Australasian Airspace: Meteorology, and the Practical Geopolitics of Australasian Airspace, 1935–1940

  • Matthew Henry
Part of the Palgrave Studies in the History of Science and Technology book series (PSHST)


In late December 1937, New Zealand’s largest city, Auckland, played host to a unique aeronautical confluence. On December 26, after 31 hours flying, the Pan American Airways’ (PAA) flying boat Samoan Clipper touched down on the Waitemata Harbour. The Samoan Clipper’s arrival from Honolulu into Auckland marked a much hoped-for inauguration of a commercial service carrying cargo and mail from San Francisco to Auckland. The following day, as the Samoan Clipper lay moored at Mechanics’ Bay, the Imperial Airways flying boat Centaurus, on the last leg of a survey flight from Southampton, arrived from Sydney. Both flying boat crews were fêted by local dignitaries (see Figure 12.1). Reflecting on the event, the editor of Auckland’s morning newspaper The New Zealand Herald prophesied a rosy aeronautical future, one of advantage “not only to New Zealand but also to Australia, more particularly when the Empire route is continued across the Tasman.”1 However, amid the celebrations there were quiet reminders of the ongoing political and technical difficulties in establishing and maintaining links across the Pacific and to the United Kingdom. PAA’s representative F. Walton had earlier hinted that broader geopolitical issues were at stake.2 Geopolitics aside, the very act of regular oceanic flight required the fashioning of a still fragile techno-scientific infrastructure. In this context, the importance of meteorological information was stressed by J. W. Burgess, the New Zealand-born captain of the Centaurus.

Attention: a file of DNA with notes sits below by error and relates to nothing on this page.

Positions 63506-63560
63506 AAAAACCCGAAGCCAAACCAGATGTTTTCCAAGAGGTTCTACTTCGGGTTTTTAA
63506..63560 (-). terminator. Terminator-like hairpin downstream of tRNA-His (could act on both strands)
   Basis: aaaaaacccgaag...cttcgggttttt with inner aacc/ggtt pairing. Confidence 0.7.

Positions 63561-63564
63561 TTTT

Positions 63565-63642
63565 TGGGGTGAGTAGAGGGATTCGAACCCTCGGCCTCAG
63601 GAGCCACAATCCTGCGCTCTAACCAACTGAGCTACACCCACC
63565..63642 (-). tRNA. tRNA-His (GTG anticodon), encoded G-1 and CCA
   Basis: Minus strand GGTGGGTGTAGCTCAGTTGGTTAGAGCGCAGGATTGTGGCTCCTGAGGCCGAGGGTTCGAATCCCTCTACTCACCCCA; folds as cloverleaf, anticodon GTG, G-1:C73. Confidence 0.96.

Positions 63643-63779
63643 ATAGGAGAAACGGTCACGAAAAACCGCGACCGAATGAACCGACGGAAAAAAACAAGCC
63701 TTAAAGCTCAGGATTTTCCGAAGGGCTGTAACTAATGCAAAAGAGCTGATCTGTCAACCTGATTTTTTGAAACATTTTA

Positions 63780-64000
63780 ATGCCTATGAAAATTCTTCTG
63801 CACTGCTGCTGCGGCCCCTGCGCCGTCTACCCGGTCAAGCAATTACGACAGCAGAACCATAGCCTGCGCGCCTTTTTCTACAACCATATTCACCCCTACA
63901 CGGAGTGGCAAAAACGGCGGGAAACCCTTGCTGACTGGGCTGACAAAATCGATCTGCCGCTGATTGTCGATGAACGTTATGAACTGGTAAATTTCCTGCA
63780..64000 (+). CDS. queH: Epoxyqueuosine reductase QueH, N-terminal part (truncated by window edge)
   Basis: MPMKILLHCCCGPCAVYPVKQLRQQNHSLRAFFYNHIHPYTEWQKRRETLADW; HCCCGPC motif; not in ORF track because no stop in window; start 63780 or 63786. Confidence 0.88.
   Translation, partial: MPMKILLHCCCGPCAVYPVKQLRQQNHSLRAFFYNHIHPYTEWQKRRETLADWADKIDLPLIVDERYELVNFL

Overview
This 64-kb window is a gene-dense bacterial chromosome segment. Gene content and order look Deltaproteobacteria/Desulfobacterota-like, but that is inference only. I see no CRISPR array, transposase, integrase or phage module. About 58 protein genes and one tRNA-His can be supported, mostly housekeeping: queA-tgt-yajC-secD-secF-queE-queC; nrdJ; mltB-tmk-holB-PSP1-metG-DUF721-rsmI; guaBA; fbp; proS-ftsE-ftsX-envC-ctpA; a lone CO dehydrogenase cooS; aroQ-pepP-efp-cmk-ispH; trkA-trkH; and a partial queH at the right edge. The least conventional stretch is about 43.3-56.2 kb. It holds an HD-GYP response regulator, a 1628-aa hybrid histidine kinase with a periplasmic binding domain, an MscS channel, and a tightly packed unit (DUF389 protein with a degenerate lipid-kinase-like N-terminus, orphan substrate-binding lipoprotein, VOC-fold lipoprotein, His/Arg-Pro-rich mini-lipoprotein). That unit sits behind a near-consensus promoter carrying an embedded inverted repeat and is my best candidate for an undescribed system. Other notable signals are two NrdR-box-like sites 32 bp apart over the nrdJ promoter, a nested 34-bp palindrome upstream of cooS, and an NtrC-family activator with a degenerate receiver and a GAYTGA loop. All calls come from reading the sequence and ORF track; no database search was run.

Civil Aviation British Government Meteorological Service Infrastructural Power Meteorological Network 
These keywords were added by machine and not by the authors. This process is experimental and the keywords may be updated as the learning algorithm improves.


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© James Beattie, Emily O’Gorman, and Matthew Henry 2014

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  • Matthew Henry

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